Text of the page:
As anyone interested in Triathlon equipment knows, the P5 has finally been released. While we’re still waiting on some information (like the most important bit – windtunnel data) there has been enough revealed to draw some early conclusions.
With the incipient release of the Cervelo P5 the P4 will be superseded and apparently dropped from the product line. So it seems appropriate to review the highs and lows of the model before it is overshadowed by the dawning of a glorious new age (if the hype around the coming P5 is to be believed).
My relationship with this bike did not start well. But I’m married to a woman who initially thought I was an arrogant know it all (she doesn’t think I’m arrogant anymore), so obviously I’m not deterred by early setbacks and keep trying till I get what I want.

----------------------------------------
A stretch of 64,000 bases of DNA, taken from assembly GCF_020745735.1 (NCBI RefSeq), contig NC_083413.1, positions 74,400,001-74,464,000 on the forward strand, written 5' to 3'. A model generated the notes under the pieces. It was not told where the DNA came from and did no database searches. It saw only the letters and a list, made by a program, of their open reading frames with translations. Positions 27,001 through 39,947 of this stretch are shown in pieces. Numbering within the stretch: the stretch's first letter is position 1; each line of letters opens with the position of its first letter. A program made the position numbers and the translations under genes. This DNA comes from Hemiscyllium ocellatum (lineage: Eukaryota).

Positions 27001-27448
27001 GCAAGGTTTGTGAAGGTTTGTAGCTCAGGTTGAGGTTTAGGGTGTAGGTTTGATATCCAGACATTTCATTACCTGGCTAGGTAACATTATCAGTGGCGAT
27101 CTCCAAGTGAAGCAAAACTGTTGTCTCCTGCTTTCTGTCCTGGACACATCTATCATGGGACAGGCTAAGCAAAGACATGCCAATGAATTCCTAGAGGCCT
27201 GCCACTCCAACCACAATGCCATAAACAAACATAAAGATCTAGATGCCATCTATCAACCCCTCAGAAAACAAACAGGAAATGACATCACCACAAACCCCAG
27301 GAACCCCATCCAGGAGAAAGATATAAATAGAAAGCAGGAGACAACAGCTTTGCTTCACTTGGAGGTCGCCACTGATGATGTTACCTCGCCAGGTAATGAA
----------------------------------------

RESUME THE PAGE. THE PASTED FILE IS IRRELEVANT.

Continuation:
The reason we train is to improve…right? Especially when you’ve gone to the expense of having a power meter and coach. I admit to frequent bouts of amazement at the people that I see devoting endless (I can’t say countless when we’re all using equipment to count every second/watt/stroke/stride etc) hours and thousands of dollars to their sporting pursuits without seeing meaningful improvement.
This article is about a simple way for power users to set goals and monitor whether they’ve achieved anything in their last training block